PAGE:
LED Primer

From Phidgets Support
Jump to: navigation, search


Introduction

LED1000 0.jpg

Like normal diodes, Light Emitting Diodes (LEDs) are semiconductor devices designed to conduct current in one direction only. What makes LEDs unique is their internal material makeup: when atoms in an LED release energy due to the flow of forward current, it is released in the form of photons (light). Different construction materials and various phosphor coatings are used to produce numerous colors of light.


The best way to drive a large number of LEDS is with one of our LED controllers:

These boards offer multiple channels, brightness control, current control, and even forward voltage control! It is clear why you would want to use one of these instead of a regular digital output.

How it works

Parts of an LED. The flat spot on the epoxy casing, is an anchor to prevent twisting from damaging the leads.

LEDs emit light from current flowing through them. As the current flows, the electronics experience a sudden drop in energy level (voltage). When that happens they release energy in the form of light. The amount of light produced is proportional to the current. Depending on the material used to make the LED, different colors can be created. Like a conventional diode, the current can only flow in one direction - from the anode to the cathode.

Controlling LEDs

Forward Voltage

The materials used within LEDs that cause them to emit different colors of light affect a property called its forward voltage. The forward voltage is the voltage at which current in the forward direction will flow through the device and allow the LED to convert electrical energy into light. If the voltage applied to the LED is below the forward voltage of the LED, very little current (or none) may flow, and therefore very little light will be emitted. Most standard LEDs with colors such as red, amber, orange, yellow, and green have forward voltages below 2.75 Volts, and can be used with a digital output or VINT Hub port in DigitalOutput mode by simply soldering the LED to a connector-wire or Phidget cable and inserting the wire or cable into the output port. To see which forward voltage settings are supported by your Phidget, have a look at the LEDForwardVoltage enumeration in the Phidget22 API.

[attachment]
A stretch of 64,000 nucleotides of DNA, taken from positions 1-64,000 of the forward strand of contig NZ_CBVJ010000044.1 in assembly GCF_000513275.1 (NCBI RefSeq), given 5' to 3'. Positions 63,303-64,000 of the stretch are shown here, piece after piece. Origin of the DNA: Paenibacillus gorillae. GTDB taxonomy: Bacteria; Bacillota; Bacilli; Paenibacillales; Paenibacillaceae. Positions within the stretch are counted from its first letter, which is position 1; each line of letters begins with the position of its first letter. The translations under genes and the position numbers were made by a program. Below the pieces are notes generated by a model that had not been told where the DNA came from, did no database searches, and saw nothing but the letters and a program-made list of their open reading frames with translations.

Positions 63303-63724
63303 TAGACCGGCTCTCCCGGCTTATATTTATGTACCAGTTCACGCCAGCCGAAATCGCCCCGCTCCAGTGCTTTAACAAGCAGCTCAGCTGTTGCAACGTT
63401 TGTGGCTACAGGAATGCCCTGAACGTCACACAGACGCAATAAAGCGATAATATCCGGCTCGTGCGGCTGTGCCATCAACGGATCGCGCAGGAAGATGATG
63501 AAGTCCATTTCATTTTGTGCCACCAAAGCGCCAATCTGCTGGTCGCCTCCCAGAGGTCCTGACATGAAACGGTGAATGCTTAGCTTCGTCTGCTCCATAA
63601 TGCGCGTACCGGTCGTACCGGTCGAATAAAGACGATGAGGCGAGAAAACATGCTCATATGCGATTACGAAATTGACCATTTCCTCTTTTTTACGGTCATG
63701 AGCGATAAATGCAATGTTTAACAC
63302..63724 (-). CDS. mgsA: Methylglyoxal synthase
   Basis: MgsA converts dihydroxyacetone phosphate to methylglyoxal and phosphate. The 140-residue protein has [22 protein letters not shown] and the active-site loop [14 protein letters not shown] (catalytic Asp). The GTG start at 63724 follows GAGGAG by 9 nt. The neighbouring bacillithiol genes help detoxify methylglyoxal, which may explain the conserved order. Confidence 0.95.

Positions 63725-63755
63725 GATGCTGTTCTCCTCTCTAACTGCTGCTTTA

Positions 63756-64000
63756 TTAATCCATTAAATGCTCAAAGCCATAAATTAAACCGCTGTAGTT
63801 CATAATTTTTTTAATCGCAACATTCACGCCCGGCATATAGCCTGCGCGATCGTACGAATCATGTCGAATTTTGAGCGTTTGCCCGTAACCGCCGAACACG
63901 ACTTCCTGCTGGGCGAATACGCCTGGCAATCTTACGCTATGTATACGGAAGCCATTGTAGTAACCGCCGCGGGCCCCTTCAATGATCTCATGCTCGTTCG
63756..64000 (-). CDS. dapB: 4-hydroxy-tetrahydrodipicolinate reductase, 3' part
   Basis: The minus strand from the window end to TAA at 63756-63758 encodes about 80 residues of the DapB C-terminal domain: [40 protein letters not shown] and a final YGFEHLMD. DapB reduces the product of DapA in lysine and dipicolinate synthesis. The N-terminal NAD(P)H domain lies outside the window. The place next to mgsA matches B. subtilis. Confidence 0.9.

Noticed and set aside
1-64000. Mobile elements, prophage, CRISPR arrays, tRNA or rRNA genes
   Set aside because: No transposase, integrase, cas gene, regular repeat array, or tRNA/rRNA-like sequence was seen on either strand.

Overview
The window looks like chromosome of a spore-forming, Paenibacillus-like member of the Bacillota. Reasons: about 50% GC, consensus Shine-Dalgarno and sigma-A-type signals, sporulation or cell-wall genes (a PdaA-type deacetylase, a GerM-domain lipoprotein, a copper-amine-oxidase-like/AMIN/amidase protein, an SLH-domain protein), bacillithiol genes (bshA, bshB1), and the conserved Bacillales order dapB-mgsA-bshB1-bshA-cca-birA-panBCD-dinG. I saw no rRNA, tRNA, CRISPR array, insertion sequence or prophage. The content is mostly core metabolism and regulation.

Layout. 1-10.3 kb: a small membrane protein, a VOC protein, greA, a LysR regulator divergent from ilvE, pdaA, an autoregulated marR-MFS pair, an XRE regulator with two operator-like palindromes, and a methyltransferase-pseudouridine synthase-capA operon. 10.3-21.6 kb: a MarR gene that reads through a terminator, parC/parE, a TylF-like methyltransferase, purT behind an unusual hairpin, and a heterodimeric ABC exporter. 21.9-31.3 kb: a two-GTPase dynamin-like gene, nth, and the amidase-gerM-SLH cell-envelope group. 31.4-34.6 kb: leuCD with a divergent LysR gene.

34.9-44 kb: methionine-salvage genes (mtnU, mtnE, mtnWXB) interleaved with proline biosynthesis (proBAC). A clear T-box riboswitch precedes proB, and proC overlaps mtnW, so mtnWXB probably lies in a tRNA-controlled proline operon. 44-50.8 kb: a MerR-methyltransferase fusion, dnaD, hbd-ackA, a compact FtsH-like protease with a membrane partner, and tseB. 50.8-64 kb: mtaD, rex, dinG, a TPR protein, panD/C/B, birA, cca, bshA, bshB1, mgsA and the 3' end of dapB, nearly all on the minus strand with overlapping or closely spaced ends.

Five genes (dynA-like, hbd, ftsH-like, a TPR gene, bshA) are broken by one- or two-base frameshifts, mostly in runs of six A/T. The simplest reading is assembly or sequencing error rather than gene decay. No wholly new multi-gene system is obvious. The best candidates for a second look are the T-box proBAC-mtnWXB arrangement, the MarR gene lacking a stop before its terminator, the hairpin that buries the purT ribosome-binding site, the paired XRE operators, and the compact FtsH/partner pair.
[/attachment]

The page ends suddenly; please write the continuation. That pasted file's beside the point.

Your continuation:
Supply Voltage

To be an effective LED controller your digital outputs must be capable of adjusting the forward voltage supplied to the LEDs to various settings allowing you to properly drive blue, white, violet, ultra violet and purple LEDs. The supply voltage will affect all LEDs. If you set the supplied voltage too high, power will be wasted and the controller may shut down from thermal overload. If you set the supply voltage too low, your LEDs will not be driven at the requested current, and will be dim or non-functional.

Typical Forward Voltages
Color Forward Voltage
Infrared < 1.9
Red 1.7 to 2.2
Orange 2.0 to 2.2
Yellow 2.1 to 2.4
Green 2 to 2.3
Blue 3.2 to 4.0
Ultraviolet 2.1 to 3.8
White 3.3 to 3.6

Maximum Current and Brightness Control

Most LEDs have a current rating of 20, 40, 60 or 80mA. Our dedicated LED Phidgets can adjust the current limit or brightness (duty cycle). This however does not imply a precise method for controlling the visibility of emitted light, since this is affected by the construction and quality of the LED as well as the eyes of the viewer. That is to say, a 50% change in duty cycle does not necessarily result in a 50% change in visible brightness. Be cautious when changing the current limit; many small LEDs are designed for a low maximum current, and can burn out if driven at higher currents.

Choosing Current and Voltage Settings

Make sure to choose the minimum supply voltage setting to drive the LED that requires the most voltage during operation. Any extra voltage not required by the LED will be converted to heat by the Phidget. For example, a Blue LED being driven at 20mA, 3.9V Supply, that requires 3.7 volts will cause (3.9V-3.7V + 0.4V) * 0.02A = 12 milliwatts of heat to be produced. If this example instead uses a high power, 1.5V infrared LED at 80mA, this will create (3.9V-1.5V+0.4V)*0.08 Amps = 224 milliwatts of heat.

Other uses for LED controllers

LED controllers are typically just a set of special digital outputs. This means they aren't limited to just controlling LEDs. They can be used to control relays, solenoids and even very small motors. LED Phidgets can also be used to drive opto-isolators and MOSFET SSRs.